After the eighth text from our friends to meet them on Sixth Street (no cross street, just Sixth) we decided we should head over, since clearly, based on their insistence to meet them there, there must be naked women handing out free beer down there.
We didn’t make it that far, instead coming upon 12th Street and Burnside. There we found some cool restaurants, the winner for lunch being Henry’s 12th Street Tavern. A little fancier looking inside then its name implies, it had an extensive beer selection, including a Rye IPA made only for the restaurant. Also they had a burger stuffed with cheese, bacon, onions and jalapeños, then topped with more cheese. More importantly, they had waffle fries smothered in Gouda.
Henry’s was a great bookend to our Portland trek, since the evening before we’d started out at Deschutes Brewery on 11th and Davis for dinner. Our reason for going there was fifty/fifty; amazing beer and elk burgers. Out of nine of us, six got flights which let those guys sample six different beers, so between us we pretty much tried everything they had that was worth trying.
There were t-shirts purchased, glasses stolen and burgers destroyed. The place was a little touristy, but our waiter was great, the beer was awesome and the food offered us a few things we’d never had before. What more could you ask for? Another pretzel. That’s what more I could ask for: that giant circular soft pretzel with its spicy mustard and melted cheese dipping sauce was tits; I could have eaten twelve more and left Portland a happy camper.
Instead, a cable car ripped off our side mirror, I wandered into the Biff Tannen Pleasure Paradise and for the first time in my life seriously questioned whether or not I was going to be stabbed to death over a doughnut. Eh, what are you gonna do?
On to Seattle, I guess….
“On a scale of one to ten,” Alan asked, “what do you think this place is gonna like?”
After leaving San Francisco and checking out some bitchin’ redwoods, we were on our way to the California/Oregon border, the halfway point on our drive up to Portlandia. What? It’s just Portland? It doesn’t have—you know, nevermind. Tomato tomahto, let’s move on…
So we’re heading to the border where we had booked a beach house at this insanely low price. The drive out there was starting to remain me of the drive through Canada to the Long Beach/Dunnville area, and maybe this is pretty standard for the beach front vacation property type areas: rural. There are trailer parks, farmland boarded up motels and not much else. And as we start wondering if this place is legit, and much like my first drive up to Long Beach a lifetime ago, this ominous fog starts rolling in.
OK, most of the drive was shrouded in fog, but this particular stretch of highway seemed to really want to stick it to us. The fog is rolling in and we keep talking about how this reservation we have is really just an over-the-phone “handshake” deal. “Bring a check or a credit card,” the guy told Tony, when he booked the single night for us, “I’ll be there to let you in.”
So Tony brought a check. Not his checkbook, because who would do that? A single blank check. I know, because we almost left it in San Fran. Because it was a single check.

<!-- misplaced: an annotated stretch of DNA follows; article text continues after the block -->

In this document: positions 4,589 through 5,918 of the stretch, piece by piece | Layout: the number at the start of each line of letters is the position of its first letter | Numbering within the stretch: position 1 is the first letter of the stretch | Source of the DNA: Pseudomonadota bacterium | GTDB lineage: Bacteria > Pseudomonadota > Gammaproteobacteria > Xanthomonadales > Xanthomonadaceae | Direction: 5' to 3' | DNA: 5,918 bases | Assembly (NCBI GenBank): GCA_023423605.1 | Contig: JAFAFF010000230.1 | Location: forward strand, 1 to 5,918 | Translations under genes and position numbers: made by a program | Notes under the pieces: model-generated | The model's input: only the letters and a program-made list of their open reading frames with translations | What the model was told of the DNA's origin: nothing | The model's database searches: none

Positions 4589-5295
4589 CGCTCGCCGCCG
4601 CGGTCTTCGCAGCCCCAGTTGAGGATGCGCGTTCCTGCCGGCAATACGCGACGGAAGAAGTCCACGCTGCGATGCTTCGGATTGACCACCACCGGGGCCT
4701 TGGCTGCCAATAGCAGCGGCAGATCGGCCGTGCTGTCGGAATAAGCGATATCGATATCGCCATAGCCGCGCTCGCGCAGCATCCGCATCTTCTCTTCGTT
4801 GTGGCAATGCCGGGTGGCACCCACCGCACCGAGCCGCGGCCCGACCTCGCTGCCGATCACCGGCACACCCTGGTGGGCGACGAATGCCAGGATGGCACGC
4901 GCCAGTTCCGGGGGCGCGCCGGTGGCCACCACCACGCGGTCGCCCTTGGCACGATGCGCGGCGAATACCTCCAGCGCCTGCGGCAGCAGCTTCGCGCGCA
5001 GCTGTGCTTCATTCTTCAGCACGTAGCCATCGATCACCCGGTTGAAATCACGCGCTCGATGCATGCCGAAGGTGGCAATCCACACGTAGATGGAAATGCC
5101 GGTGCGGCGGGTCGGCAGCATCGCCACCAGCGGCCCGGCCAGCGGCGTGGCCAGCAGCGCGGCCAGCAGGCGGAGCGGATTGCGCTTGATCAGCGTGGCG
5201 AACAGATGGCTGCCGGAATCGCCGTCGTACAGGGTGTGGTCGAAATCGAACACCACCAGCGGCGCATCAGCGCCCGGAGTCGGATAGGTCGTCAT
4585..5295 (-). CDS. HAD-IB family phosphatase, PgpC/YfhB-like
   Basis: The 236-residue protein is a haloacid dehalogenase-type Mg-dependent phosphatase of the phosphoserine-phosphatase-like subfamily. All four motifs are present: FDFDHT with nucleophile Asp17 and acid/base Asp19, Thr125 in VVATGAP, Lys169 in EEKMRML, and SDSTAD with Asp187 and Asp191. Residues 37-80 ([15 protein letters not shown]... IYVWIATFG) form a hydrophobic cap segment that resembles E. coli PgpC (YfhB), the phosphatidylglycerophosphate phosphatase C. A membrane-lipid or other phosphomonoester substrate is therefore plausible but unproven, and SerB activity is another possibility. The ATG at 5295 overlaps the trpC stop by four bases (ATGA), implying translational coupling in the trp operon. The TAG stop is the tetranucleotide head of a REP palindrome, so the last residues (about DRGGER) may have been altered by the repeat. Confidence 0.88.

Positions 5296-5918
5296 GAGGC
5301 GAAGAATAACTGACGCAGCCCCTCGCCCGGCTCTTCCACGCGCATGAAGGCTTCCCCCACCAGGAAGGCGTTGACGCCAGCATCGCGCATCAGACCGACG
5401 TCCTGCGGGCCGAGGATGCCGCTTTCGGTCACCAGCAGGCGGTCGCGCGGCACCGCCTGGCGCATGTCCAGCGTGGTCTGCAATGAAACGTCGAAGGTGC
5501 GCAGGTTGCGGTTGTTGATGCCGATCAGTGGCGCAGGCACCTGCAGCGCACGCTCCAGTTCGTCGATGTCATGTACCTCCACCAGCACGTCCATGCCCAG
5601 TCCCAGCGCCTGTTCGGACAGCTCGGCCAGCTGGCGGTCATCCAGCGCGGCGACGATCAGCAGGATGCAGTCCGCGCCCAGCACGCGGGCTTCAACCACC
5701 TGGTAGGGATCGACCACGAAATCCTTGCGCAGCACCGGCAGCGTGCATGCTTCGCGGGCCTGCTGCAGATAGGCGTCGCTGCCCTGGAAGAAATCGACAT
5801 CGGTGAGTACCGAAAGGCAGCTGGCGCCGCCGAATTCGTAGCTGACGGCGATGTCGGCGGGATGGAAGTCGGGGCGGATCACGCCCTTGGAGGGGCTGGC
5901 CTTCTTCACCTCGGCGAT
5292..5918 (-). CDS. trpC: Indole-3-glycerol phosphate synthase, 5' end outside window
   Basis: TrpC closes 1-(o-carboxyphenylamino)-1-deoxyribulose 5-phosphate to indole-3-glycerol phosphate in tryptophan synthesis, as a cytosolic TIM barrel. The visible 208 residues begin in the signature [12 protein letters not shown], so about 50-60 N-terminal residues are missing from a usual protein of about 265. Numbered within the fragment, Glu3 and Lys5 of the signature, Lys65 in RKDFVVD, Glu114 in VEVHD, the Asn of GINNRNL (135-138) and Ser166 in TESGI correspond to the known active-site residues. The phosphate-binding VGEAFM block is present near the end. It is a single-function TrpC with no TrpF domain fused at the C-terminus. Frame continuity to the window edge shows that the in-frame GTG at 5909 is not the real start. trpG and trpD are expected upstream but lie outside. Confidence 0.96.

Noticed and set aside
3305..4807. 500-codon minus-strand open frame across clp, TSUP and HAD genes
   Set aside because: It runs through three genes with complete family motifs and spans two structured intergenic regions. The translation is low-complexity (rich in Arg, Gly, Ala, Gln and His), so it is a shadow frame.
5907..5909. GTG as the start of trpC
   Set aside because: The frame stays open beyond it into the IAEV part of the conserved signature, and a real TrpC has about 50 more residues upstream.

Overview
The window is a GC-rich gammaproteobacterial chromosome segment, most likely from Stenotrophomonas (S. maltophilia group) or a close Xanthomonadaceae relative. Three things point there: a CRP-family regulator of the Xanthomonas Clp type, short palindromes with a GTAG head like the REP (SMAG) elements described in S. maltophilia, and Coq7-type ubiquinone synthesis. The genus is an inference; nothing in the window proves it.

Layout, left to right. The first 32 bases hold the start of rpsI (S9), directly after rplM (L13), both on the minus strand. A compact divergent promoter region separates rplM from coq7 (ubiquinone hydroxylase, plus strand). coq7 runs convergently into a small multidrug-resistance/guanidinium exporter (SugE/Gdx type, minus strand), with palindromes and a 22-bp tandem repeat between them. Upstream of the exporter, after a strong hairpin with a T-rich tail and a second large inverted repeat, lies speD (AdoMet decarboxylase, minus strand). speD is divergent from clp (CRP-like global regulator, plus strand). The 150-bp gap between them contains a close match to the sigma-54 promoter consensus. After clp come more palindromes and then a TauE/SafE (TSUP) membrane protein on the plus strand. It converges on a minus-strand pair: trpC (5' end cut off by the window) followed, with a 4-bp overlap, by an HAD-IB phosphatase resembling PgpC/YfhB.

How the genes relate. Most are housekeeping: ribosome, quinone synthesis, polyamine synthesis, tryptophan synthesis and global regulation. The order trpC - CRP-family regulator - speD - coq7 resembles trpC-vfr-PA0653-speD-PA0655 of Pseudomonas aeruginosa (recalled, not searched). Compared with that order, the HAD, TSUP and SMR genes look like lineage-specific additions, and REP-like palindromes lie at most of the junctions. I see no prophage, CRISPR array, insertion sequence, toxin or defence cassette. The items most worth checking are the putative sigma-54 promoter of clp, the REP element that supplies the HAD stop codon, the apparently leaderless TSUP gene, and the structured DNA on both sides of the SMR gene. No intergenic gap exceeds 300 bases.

But how legit can this place be, we wondered. We’re all pretty into true crime shows and horror movies. We know how this kind of thing starts. We’re in the Pacific Northwest, the rural fog-covered northwest where none of us have had decent cell reception and no one has smiled at us. Thirty years ago, this corner of the country was teeming with serial killers. It was, just ask Ann Rule. Her entire career blossomed due to the plethora of serial killers that operated throughout this region back in the day, and probably still do.
Not only can we not call for help, but no one knows where we are. All anyone knows is that we’re renting a house in a part of the country with an astounding number of serial killers and pretty much still looks like the late eighties.
Bridgett always remarked that it was curious that there were a bunch of serial killers operating in the Pacific Northwest. Driving through it, we know why that was. There’s nothing there. There are a lot of places to hide a body so no one will ever find it. Like everywhere. Again, very rural country, no one knows where we’re going, or when we should arrive. No one’s going to miss us for a few days and by then some crazy backwoods guy posting ads for nonexistent beach houses will have us all chopped and scattered throughout the fog covered woods of the southern Oregon coast.
An honestly, the people out there aren’t that friendly. Maybe we’re spoiled being from Buffalo, maybe we really our that friendly in Western New York that we’ve come to take it for granted that when we smile and say hi to a complete stranger on the street or the bus or in an elevator that they’ll smile and say hi back. Or at least acknowledge us. Or even move to the side and share the elevator with us, the sidewalk, their air. We’re looking for any sign that we’re not dead already and on some kind of ghost road trip. Is that why its so foggy? Is this the netherworld? Did the plane crash over Omaha and this has all been some kind of Purgatory? Why won’t you people smile at us?
George is upfront navigating and is ticking off the miles and time to our destination:
“Six miles, should arrive in five minutes… five point two miles, five minutes… Four miles… Still five minutes….”
The fog is getting thicker. The wipers are on. We’re getting closer, the distance ticking down slowly, but each time he updates it we’re still five minutes away.
“This is either going to be a ten or a one,” Bridgett says, “There’s no middle ground. It’s either going to be the greatest place ever or we’re going to wake up dead tomorrow!”
“Well, we’re going to find out in 360 feet,” George says, “And in five minutes.”